US President Barack Obama has reaffirmed his support for Japan in its row over islands with China, after talks with Prime Minister Shinzo Abe.
Mr Obama, who is on a four-nation Asia tour, warned against escalation in the dispute and said he wanted to see the row resolved peacefully.
But he confirmed that the islands fell under a security treaty that commits the US to act if Japan is attacked.
The two leaders also discussed a major trade deal as well as North Korea.
The US president arrived in Japan late on Wednesday ahead of stops in South Korea, Malaysia and the Philippines.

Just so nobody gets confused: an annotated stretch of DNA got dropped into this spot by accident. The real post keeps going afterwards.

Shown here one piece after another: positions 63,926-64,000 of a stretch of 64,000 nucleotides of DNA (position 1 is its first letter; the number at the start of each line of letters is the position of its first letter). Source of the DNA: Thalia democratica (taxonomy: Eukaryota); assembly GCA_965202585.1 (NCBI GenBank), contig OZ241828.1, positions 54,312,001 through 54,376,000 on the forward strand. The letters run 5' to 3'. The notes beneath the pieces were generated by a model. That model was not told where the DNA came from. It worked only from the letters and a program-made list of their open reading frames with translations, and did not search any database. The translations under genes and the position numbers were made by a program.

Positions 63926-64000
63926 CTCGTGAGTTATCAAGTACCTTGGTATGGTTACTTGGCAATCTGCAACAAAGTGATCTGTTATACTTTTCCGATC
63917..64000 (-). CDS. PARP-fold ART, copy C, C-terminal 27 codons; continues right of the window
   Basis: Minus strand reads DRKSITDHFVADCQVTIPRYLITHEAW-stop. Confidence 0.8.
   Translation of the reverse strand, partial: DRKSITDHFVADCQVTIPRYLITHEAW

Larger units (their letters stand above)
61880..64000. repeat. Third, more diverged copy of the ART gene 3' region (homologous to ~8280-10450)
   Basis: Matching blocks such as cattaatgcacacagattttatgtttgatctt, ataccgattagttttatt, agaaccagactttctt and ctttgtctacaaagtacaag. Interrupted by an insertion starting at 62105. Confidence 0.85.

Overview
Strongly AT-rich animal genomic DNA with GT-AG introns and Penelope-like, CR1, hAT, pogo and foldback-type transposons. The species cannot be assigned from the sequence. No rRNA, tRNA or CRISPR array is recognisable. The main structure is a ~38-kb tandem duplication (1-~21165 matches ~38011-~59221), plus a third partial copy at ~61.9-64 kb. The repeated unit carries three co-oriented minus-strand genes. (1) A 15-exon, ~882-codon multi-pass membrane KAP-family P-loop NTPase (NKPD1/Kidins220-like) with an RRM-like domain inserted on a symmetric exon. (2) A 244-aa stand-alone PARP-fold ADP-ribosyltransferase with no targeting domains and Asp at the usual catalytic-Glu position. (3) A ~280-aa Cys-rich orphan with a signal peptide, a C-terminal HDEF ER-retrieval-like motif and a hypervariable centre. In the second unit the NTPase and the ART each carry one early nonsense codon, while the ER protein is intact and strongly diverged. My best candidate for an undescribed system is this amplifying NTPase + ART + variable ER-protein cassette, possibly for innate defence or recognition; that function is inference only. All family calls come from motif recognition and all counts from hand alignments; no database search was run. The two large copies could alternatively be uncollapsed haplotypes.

He is not going to Beijing but relations with China are expected to dominate his meetings with regional leaders.
Mr Obama’s trip – which ends on 29 April – comes nearly seven months after he cancelled a visit to the region because of a US government shutdown.
Officials say it is aimed at reassuring America’s Asian allies of its commitment to the region amid concern over China’s growing power.
On Wednesday Mr Obama had an informal dinner with Mr Abe. The two leaders then held talks on Thursday morning and gave a joint press conference.